‘When fleas are placed in a jar, they try to jump out and they do. Then a lid is placed on the jar. Once the lid is placed on the jar, the fleas stop attempting to escape – as they learn the boundaries of the new environment they are in. Even when the lid is removed, the fleas no longer try to jump out of the jar. Their thinking has created the ‘lid’ as the boundary, so has conditioned them to limit their jumping.‘
The fleas in a jar story, whether true or not, is a helpful analogy for how we might sometimes place limits on our achievements. We all can be a bit like those fleas – our thinking can create a ceiling or lid on our performance or successes. We can build imaginary boundaries that keep us stuck in a certain way of operating. Traditionally schools can also limit students’ learning and achievements, by, for example, labeling a minority of students as ‘Gifted and Talented’, and by implication the rest, and usually a large majority, as neither gifted nor talented.
The latest neurological and psychological research shows, however, that more children are capable of reaching the higher levels of performance previously associated only with the so-called ‘Gifted and Talented’. The same research also indicates that the brain is malleable and that ability, talent, IQ and potential aren’t fixed – they can be grown.
This growth mindset philosophy, and a belief in high expectations for all students, is what first attracted me 5 years ago to the work of Professor Deborah Eyre and High Performance Learning (HPL). Eyre developed HPL having studied gifted and talented learners for many years in a range of educational settings around the world. Eyre carefully reviewed the research for several decades and worked with a number of national programmes to fine tune her ideas. She concluded that if we systematically grow and nurture children in the ways of thinking and behavior of high performance learning, more students will achieve at the highest levels.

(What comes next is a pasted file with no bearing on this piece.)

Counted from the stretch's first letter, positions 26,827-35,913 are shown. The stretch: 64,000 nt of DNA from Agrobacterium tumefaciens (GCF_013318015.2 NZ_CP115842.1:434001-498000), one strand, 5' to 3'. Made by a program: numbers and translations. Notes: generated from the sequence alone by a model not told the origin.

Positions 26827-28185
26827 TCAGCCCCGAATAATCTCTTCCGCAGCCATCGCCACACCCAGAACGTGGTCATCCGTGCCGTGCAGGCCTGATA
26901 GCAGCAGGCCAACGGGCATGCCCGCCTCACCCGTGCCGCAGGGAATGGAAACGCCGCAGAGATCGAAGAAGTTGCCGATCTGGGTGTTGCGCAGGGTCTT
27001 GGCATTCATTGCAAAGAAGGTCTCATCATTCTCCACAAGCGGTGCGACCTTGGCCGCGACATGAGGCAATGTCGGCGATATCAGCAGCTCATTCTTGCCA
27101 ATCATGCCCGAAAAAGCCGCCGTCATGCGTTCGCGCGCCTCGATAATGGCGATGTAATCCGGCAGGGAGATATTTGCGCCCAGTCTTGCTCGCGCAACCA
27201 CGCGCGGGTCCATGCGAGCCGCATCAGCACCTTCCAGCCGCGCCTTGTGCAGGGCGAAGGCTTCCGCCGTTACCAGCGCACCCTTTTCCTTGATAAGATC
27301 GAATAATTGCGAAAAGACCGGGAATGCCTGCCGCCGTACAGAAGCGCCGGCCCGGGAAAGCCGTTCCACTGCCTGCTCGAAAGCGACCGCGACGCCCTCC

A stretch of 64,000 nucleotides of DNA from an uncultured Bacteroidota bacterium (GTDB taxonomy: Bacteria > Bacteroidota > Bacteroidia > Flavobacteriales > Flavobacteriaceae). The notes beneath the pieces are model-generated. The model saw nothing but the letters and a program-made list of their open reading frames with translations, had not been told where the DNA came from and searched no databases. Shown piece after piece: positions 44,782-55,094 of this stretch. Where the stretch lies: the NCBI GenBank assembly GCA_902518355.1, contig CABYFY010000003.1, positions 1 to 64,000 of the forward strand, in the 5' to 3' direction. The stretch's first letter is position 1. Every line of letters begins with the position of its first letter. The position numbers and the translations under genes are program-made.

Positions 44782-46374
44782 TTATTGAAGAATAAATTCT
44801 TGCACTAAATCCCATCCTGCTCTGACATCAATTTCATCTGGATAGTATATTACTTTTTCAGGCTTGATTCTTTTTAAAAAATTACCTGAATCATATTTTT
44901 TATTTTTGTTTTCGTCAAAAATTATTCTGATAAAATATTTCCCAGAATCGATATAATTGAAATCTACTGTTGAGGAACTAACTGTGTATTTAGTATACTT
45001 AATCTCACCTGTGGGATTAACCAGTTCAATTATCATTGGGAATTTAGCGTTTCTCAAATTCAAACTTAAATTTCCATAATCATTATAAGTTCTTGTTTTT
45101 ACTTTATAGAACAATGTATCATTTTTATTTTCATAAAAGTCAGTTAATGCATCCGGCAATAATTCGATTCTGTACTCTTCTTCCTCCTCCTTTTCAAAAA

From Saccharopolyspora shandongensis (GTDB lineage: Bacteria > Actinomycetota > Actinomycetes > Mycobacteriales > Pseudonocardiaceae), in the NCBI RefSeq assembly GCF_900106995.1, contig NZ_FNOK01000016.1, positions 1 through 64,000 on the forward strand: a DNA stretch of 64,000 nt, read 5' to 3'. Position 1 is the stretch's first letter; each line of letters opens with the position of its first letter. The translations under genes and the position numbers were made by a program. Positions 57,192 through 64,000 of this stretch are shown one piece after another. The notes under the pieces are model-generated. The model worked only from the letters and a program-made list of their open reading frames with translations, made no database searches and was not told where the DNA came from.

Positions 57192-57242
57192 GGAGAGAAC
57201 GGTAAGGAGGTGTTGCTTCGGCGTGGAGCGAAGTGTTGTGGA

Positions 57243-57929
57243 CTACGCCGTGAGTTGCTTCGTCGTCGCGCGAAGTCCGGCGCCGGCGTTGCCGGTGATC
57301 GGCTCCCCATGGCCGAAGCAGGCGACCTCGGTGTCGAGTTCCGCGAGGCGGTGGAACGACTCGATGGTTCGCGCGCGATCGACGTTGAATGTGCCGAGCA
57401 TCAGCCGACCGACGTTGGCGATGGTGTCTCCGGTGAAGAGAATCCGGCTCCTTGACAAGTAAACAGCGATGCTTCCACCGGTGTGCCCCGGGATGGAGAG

Eyre’s powerful HPL philosophy of high expectations for the many, not the few, makes a substantial difference to how we approach the education of each child at British School Muscat (BSM). Teachers at BSM, like in all HPL World Class Schools, of which there is a growing number year on year, believe that every child can achieve at the highest levels.
The term ‘Gifted & Talented’ can be a divisive term which can also promote a very fixed mindset. And it is so easy for a fixed mindset to develop in children. As soon as we decide that we are ‘not good at this’, whether it’s Maths, art or sport, it is remarkable how difficult it is to challenge this perception successfully. Therefore, instead of trying to identify a small number of ‘Gifted and Talented’ students and thinking how we might develop them more effectively, we aim to identify, challenge, support, nurture and draw out the gifts and talents of all our students.
At BSM we think that all our students have gifts and talents; not that some have talents and others don’t. This is an important starting point for thinking about how and why we educate our young people. HPL also helps us to set the highest level of expectation for all our students, in respect of what can be reasonably achieved in lessons at any given age. Our teaching team does not talk about ability, we focus on current performance and future performance. Instead of saying ‘I can’t do it’ or ‘I just find it too hard’, our students say ‘I can’t do it yet’.